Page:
How Social Security Gets Racist Without Really Trying – Part 4
Race, Politics, and the Bogus Fight over Reallocation
Chris Jordan worked all his life. Mr. Jordan (a pseudonym) is a 52 years old African-American man and suffers from congestive heart failure. He grew up near Bread for the City’s Northwest Center and used to play basketball at the Kennedy playground, which has since become the Kennedy Recreation Center.
A couple years ago, Mr. Jordan’s doctor told him he needed to quit his job as a floor technician because the strain on his heart was too much. Mr. Jordan could not afford to give up his livelihood, so he kept on working for almost a year before coming to Bread for the City for help applying for Social Security disability. We secured his benefits in just over two months—quickly by Social Security standards—but Mr. Jordan still had to spend most of his savings account to cover rent and other expenses while his claim was pending.
Social Security Disability Insurance has a five month waiting period. Mr. Jordan could receive Supplemental Security Income for those months, but to meet the $2,000 resource limit and bridge the gap between a $733 benefit and $905 in rent, Mr. Jordan had to withdraw money from his modest retirement account.
He applied for subsidized housing units through our Housing Assistance Project, so now he is waiting for his name to be called along with the tens of thousands of others on the DCHA waiting list and the lists for site-based section eight housing.
With a $1,052 benefit and $905 rent, Mr. Jordan is just barely keeping his head above water. If Congress does not act soon to preserve the benefits Mr. Jordan earned through decades of employment, he might drown.
When I wrote last week about the ways Social Security re-distributes money from people of color to white Americans, I considered the overall Title II picture and did not distinguish between old age benefits and disability benefits. If we were only looking at old age benefits, the redistribution would be even more severe, as shown by this graph in the same article from the Urban Institute:
However, if we only looked at disability benefits, we would see a very different picture:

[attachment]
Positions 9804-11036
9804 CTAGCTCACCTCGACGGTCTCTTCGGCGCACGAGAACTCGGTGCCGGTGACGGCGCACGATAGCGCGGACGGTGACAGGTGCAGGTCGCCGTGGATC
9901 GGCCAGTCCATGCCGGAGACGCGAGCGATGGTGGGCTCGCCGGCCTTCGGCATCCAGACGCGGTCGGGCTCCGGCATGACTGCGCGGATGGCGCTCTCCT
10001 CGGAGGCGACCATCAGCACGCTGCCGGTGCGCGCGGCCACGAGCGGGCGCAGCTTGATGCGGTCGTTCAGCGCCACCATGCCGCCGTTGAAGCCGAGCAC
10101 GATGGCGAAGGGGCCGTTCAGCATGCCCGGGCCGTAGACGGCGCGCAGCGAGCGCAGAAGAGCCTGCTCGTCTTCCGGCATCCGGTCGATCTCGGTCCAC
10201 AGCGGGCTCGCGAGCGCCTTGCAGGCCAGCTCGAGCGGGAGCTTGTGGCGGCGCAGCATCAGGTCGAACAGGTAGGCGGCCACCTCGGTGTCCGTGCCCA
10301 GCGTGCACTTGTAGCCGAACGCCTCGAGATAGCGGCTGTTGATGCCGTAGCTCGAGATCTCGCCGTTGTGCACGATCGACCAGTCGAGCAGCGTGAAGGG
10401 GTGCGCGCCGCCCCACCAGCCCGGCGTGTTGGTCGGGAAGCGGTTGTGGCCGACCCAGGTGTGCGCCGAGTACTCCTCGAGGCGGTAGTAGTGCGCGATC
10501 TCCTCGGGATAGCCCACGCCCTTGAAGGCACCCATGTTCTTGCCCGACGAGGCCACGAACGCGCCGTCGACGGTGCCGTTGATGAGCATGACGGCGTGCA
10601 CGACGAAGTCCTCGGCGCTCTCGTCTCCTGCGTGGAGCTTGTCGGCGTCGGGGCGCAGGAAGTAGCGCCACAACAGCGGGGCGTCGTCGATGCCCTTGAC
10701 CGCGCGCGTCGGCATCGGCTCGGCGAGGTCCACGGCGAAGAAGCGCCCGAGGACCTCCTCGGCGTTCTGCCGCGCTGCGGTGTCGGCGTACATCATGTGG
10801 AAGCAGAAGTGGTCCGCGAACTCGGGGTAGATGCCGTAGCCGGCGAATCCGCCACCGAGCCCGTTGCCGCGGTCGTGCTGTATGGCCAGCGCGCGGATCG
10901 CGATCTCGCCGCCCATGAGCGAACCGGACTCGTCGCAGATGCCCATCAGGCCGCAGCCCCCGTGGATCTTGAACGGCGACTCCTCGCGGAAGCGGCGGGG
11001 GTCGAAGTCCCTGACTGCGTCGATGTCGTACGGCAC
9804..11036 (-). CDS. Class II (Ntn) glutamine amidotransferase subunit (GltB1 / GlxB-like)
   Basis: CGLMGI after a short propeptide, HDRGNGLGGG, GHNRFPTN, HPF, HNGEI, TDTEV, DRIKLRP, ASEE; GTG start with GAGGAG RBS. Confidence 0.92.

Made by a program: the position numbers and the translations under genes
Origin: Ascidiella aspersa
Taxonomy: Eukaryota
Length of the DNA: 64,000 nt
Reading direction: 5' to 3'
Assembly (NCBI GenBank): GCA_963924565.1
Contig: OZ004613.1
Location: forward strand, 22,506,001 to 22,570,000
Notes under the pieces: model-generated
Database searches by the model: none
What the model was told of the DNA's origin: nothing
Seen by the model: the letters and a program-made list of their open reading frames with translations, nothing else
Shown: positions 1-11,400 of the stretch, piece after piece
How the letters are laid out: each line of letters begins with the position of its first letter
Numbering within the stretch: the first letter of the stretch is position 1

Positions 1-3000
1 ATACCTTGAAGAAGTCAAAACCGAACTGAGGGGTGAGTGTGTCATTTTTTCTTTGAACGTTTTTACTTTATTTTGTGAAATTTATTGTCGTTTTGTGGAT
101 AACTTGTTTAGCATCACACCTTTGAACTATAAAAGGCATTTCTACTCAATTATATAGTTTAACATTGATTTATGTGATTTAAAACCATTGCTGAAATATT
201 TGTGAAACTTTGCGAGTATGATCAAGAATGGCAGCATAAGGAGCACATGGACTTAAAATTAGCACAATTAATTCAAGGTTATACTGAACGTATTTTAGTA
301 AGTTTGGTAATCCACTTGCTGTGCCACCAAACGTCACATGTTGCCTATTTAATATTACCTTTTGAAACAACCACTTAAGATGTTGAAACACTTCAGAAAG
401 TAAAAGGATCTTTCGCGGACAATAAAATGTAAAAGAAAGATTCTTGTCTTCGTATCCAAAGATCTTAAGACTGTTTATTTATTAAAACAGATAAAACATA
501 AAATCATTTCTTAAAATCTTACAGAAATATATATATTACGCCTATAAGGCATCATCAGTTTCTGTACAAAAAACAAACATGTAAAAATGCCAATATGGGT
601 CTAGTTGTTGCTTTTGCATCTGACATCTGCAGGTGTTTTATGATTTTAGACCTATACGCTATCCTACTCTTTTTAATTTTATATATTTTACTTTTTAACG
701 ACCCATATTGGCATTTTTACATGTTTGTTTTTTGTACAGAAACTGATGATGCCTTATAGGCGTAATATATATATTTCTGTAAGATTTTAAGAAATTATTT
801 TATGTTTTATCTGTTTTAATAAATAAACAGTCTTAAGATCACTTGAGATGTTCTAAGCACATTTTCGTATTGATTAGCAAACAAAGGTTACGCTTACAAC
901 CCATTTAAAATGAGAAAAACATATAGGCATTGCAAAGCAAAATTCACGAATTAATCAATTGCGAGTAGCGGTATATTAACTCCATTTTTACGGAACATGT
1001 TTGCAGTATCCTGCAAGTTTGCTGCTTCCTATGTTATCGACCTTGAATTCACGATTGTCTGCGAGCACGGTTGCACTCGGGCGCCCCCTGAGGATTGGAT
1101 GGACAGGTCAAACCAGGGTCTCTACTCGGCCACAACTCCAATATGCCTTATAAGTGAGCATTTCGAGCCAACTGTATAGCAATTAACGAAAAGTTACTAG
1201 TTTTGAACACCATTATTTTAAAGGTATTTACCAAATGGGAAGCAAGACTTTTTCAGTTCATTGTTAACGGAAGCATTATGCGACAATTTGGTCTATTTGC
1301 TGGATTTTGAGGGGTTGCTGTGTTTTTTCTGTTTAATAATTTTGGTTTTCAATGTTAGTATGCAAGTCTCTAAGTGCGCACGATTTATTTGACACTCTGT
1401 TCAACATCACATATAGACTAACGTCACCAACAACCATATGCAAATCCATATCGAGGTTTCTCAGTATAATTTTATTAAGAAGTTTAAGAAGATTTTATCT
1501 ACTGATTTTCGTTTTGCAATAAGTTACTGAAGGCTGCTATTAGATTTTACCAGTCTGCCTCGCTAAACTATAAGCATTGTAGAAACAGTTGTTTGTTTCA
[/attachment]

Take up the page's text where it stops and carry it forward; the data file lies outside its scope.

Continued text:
In this case, redistribution favors African-Americans. This is largely attributable to racial disparities in education and health that contribute to a person’s employment prospects. SSA implicitly operates on a “social” model of disability, which Rhodes Scholar Rachel Kolb defines as arguing “that an individual becomes ‘disabled’ within the constraints of a specific physical environment or social convention, not solely as a result of the static properties of the body.”
Getting to the root causes of racial disparities in health, education, and vocational achievement is beyond the scope of this blog post, but I will take a brief stab and hope people will continue the conversation.
I hope you’ll consider unequal access to primary and preventive medical care that can control diseases before they become disabling and that you’ll also consider that African-Americans were almost twice as likely as non-Hispanic white American to be uninsured in 2010 (the Affordable Care Act is starting to change this).
I hope you’ll consider that people of color are more likely to work dangerous and physically-taxing blue collar jobs that leave them susceptible to disability, and that this includes older Americans who make up a large portion of the disabled workers.
Let’s also not forget that for equally qualified job candidates, “whites with a felony conviction fared just as well, if not better, than a black applicant with a clean background.” And if you won’t consider these factors because you know too many poor people of other races suffering from these same cruel policies and inequities, I hope you’ll consider the role racism plays in upholding the systems that hurt poor and working people of all colors.